Bloom and grow
28 March 2002

A blossom is a temporary thing. That's part of its charm. But there's nothing fleeting or fragile about the sort of community spirit that goes into the annual Alexandra Blossom Festival, The Southland Times writes in an editorial.

It is a tribute to the constancy of the community that the festival has taken place 45 times and that none of the recent knockbacks are going to get in the way of this year's event. Nobody should be surprised that the divisions and disputes of recent months, considerable though they were, have been set aside, at least to the extent that when spring arrives in the south, so too will this year's festival. It was far too important to give up on.

Central Otago District Mayor Malcolm Macpherson noted earlier this month that Alexandra specialises in big, boisterous, noisy, drag 'em down and knock 'em out public debates. Such a one arose when the Alexandra and District Promotions Group redefined its role, making redundant its manager, Martin McPherson, who had a key role co-ordinating the festival. The group also stepped away from organisational involvement with the festival.

That left the Blossom Festival Committee – an enthusiastic but scarcely professionally resourced group of volunteers– and the Alexandra Community Board, with a problem on their hands. They have come through.

This week, the committee announced the appointment of Alice Taylor, of Blenheim, a former operations manager of the Vancouver Fringe Festival, to co-ordinate this year's festival. Ms Taylor is likely to find that Central Otago is beyond the fringe.

Among those nodding approval at the confirmation that the festival is to proceed is the major sponsor. That would be us. The Southland Times sees the festival as important for the region, not only for the thousands of visitors it brings to the town – the population of about 4800 swells to about 12,000 to 20,000 – but for the opportunity it gives the locals to celebrate their own district and their own talents. This is not to say it has been easy. Loutism has intruded, to the extent that it was one of the events our members of Parliament had in mind when they pushed through badly flawed legislation last December with the intent of empowering local authorities to ban alcohol consumption in trouble spots.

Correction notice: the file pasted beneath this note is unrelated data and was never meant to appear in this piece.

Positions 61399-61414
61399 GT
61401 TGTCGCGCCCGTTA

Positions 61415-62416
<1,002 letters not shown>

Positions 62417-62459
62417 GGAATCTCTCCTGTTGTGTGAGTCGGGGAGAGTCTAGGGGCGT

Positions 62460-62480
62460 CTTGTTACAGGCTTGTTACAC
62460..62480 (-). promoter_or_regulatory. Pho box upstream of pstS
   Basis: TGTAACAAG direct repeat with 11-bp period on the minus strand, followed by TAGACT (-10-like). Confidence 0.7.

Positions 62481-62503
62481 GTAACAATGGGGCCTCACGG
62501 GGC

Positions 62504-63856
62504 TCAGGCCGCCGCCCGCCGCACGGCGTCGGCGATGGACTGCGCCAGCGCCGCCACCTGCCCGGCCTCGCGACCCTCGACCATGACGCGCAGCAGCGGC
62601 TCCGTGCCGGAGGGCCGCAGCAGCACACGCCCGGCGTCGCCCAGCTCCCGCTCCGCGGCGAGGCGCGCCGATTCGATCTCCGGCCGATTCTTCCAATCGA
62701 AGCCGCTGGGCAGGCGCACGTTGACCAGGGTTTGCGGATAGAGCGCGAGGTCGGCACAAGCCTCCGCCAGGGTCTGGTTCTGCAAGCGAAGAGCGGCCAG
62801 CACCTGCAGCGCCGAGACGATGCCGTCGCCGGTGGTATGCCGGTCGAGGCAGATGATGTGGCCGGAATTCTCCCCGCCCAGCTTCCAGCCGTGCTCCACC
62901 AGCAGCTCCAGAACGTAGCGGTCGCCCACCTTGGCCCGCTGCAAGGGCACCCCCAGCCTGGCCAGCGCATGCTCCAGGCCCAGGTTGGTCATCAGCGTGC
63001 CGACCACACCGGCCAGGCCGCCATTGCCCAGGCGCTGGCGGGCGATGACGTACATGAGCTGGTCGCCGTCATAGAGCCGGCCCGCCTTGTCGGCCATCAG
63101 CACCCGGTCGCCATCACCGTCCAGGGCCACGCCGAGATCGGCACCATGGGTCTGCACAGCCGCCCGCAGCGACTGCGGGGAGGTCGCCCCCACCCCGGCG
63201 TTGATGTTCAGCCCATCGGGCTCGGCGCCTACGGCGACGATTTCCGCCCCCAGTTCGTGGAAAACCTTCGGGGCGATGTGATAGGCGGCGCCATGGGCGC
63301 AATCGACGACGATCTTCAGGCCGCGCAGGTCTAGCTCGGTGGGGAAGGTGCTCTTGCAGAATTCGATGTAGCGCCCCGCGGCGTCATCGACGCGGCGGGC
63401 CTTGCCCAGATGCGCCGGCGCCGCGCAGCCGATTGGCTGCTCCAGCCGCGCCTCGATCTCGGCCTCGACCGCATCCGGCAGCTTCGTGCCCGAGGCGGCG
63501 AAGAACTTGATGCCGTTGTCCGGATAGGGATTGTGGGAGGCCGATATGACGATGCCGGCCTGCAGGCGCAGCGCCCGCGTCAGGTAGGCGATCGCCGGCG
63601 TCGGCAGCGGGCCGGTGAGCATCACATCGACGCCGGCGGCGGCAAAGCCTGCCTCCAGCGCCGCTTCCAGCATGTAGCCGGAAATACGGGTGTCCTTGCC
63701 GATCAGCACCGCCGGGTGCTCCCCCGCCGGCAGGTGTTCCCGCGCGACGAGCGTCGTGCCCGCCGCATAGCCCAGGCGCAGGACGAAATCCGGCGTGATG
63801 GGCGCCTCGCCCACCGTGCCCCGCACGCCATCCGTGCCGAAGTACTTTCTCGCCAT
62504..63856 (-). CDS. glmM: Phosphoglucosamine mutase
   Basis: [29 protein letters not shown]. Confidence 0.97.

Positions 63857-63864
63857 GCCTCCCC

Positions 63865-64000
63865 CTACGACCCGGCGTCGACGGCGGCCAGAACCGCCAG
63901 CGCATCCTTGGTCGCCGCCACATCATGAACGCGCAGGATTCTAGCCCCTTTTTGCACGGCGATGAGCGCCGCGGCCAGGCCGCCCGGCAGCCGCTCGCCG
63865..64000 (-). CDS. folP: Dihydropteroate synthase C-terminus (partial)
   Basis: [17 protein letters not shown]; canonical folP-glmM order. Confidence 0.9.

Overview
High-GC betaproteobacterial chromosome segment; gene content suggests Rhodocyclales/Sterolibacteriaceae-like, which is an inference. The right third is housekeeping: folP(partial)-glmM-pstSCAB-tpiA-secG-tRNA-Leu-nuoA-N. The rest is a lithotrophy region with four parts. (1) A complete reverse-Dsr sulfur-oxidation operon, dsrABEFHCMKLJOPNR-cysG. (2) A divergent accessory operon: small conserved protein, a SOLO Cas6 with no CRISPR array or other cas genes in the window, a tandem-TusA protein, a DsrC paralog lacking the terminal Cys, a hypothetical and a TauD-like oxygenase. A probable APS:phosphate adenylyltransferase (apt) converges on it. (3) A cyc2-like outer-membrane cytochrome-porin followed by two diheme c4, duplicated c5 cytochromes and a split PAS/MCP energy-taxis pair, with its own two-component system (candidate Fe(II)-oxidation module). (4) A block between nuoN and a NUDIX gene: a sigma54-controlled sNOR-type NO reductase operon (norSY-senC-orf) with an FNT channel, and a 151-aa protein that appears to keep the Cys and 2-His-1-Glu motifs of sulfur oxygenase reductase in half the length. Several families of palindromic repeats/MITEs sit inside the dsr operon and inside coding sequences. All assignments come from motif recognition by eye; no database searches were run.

The good news is that that it certainly does that. The bad news is that the new law was misworded to the extent that it pretty much bans the public carrying of alcohol anywhere. While that mistake must be addressed, the fact remains that come this year's festival the local authority and the police will be better placed to control the hedonistic excesses of some who come to do little more than drink.

Most would agree that the tone of the blossom festival has developed from that of an A & P or carnival atmosphere, to something with more of a wine and food festival. It is certainly more than an exercise in floatmaking, as evidenced by the decision to approach Otago University to undertake a survey for the festival, as part of the process of constant reassessment.

However, the essential character of the festival, celebratory and convivial, must continue. And as it does, The Southland Times will be delighted to continue to provide the extended coverage that it deserves because of its importance to Central Otago and the entire southern region.

Autumn is here and with it the Warbirds over Wanaka. The Bluff Oyster and Southland Seafood Festival and the Queenstown Winter Festival lie ahead to help see us through the colder months. Come spring, though, we all look to the Alexandra Blossom Festival. It remains a natural part of the cultural calendar.

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